At the end of July 2003, another stack of extensive documents arrived from the state archive in the Yaroslavl region that Sisov had had made from the old records.
A harrowing piece of text brought certainty that Sebastian Eitermoser had died on 26 February 1945 in camp 259 in Malachovo. In the list of POWs it states that he was buried in grave 12, in square 2, and that after 25 years the burial site was used for another purpose.
The information centre at the inner administration informed me later that an exhumation was not possible. At the start of August, I received another detailed letter from the administration of the city of Rybinsk. Mayor Eugen Nikolaievitsch Schvischkov was having a survey carried out and a drawing made of the site. Sebastian’s grave was accurately identified. After the necessary preparations for a trip to Russia, my wife and I travelled there in 2004 to give Sebastian our final respects.
In Moscow we boarded the train that took us to Yaroslavl. The next day we drove together with Ekateriana Ivanovskaya to Rybinsk. There we were gently told the history of the camp and relationships. The POWs were divided into groups and made to build houses, among other things. The building of the sluice system on the Volga at Rybinsk was a particular achievement. Later that day we looked at the plant as well as the houses, which still stand out today regarding quality and building style. The authorities in Rybinsk and Yaroslavl are restoring the foundations.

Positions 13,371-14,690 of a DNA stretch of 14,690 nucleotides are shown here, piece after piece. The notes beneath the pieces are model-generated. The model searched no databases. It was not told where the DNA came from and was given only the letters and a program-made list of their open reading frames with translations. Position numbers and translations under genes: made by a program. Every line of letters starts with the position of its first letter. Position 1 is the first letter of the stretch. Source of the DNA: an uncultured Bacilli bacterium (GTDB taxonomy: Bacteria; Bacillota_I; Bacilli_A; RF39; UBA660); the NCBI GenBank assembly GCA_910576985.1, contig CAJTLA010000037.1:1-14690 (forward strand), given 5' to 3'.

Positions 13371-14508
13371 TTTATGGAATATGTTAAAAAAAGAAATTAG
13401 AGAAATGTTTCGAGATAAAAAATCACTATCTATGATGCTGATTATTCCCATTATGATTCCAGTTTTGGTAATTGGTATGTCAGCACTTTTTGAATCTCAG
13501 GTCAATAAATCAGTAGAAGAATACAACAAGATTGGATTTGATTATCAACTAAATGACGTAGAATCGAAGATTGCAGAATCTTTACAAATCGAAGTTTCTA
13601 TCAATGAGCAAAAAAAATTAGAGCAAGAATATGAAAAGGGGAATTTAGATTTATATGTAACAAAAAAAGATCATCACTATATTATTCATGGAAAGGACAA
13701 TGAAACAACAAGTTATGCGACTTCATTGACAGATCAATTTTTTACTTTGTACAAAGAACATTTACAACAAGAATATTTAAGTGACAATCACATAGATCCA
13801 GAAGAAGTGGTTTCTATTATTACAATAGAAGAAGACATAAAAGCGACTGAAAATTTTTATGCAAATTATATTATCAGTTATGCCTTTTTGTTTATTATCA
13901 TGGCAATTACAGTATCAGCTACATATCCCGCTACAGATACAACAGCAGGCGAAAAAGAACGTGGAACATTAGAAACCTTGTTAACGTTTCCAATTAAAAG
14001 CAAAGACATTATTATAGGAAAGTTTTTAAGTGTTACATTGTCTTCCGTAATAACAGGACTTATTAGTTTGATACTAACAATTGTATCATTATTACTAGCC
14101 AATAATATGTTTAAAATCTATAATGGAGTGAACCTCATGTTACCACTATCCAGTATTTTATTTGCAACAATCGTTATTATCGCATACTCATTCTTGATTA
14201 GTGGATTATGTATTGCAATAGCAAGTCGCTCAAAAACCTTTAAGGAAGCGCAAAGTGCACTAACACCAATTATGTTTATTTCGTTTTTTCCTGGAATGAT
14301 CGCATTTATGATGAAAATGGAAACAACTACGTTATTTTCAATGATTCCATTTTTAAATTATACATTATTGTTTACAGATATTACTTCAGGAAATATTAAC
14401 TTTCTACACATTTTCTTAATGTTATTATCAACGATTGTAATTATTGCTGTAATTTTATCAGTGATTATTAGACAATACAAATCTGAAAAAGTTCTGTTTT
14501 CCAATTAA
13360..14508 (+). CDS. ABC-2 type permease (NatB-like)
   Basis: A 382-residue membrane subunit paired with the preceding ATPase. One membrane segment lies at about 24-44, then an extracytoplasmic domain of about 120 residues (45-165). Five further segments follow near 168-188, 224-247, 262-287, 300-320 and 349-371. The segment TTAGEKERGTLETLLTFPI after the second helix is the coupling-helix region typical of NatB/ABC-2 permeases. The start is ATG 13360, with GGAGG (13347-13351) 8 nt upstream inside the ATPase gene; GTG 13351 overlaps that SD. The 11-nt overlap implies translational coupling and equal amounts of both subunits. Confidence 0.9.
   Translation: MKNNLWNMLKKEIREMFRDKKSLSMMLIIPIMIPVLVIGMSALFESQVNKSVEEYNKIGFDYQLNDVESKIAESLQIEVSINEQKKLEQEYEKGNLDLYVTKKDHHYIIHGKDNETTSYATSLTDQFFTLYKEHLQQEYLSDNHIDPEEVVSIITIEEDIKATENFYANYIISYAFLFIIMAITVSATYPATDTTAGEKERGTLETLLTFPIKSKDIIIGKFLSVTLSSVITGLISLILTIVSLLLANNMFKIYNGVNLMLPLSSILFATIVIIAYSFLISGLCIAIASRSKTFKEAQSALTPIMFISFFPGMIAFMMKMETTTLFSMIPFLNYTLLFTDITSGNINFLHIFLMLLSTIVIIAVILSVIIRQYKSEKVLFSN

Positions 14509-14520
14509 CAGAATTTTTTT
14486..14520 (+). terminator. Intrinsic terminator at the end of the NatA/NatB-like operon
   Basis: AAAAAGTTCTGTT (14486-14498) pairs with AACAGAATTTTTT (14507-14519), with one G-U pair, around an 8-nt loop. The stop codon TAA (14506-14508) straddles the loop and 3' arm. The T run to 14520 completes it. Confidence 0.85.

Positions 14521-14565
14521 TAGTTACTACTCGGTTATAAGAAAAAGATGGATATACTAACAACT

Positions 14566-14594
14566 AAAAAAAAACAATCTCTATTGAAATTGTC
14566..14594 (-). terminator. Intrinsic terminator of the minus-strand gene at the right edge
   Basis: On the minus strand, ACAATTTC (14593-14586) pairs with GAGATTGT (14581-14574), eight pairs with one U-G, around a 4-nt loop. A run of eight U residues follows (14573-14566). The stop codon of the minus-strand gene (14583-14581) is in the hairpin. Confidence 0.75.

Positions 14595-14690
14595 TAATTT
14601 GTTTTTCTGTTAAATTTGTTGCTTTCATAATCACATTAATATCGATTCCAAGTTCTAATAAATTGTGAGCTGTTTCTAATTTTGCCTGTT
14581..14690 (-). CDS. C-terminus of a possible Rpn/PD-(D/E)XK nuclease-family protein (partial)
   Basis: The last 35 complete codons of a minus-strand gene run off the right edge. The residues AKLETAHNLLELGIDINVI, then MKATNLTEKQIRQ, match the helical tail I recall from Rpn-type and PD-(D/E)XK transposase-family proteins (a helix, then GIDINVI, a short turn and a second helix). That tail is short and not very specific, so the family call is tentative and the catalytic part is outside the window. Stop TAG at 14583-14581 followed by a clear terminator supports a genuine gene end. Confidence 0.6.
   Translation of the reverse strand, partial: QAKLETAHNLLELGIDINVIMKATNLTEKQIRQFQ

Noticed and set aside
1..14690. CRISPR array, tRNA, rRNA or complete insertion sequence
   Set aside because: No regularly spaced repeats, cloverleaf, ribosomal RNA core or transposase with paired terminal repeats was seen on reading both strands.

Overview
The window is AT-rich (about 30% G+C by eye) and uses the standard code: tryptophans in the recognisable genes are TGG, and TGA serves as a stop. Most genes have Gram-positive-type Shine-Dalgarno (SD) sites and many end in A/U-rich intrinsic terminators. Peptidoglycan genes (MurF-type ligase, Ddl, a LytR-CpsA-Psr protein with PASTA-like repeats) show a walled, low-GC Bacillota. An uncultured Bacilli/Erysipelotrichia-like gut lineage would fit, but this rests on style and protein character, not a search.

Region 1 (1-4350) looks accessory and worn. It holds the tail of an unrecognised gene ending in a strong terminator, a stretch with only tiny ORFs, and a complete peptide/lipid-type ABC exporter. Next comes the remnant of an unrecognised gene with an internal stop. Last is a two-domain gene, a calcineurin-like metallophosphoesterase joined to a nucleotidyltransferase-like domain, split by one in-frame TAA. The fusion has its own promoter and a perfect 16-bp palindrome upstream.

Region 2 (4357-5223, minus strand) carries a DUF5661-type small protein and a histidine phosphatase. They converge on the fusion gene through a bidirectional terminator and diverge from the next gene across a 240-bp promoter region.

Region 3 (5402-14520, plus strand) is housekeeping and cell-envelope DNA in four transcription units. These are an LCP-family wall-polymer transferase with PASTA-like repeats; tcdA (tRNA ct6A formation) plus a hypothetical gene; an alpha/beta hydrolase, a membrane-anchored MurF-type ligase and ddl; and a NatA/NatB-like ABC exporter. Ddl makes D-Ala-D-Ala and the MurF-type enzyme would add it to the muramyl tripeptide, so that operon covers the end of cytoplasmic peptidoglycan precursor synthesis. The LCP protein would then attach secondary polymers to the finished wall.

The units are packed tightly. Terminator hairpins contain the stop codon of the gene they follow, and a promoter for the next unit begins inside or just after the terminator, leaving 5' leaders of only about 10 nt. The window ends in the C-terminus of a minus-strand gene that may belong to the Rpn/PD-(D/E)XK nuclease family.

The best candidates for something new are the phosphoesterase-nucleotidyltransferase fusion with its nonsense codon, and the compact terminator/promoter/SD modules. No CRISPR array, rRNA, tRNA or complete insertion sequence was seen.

We arrived at the village of Malachowo which only has a few buildings. From a distance we could see a large iron and brass cross protruding above the high grass. Our guide took us up the hill. It was staggering to stand at the place we had searched for for so long. We stopped short. The senseless war, the human suffering, death and the many meetings that had made it possible to find the burial site filled our thoughts.
The international POW convention states that the cemetery may not be used as a field or building ground. The hill, on which we stood and which the iron cross crowned, was made out of a large section of the cemetery at the start of the 1980s, after this period of protection. The skeletons of dead soldiers were piled up in this place and once again covered with earth. Our guide took us down a path that went along the old camp wall and ended in a column with an ancient grille.
We were at the place that the plans from the ministries and the city administration of Rybinsk marked: Grave 12 in square 2. No crosses mark the burial sites, there were simply too many. Here we put down flowers, for Sebastian and for all of them, who were resting here and had perhaps not yet been found.
With the reassuring feeling that we knew where my cousin had found peace, we said goodbye to the Ivanovsky family who had done so much for us and to a country that had pulled us into its spell.”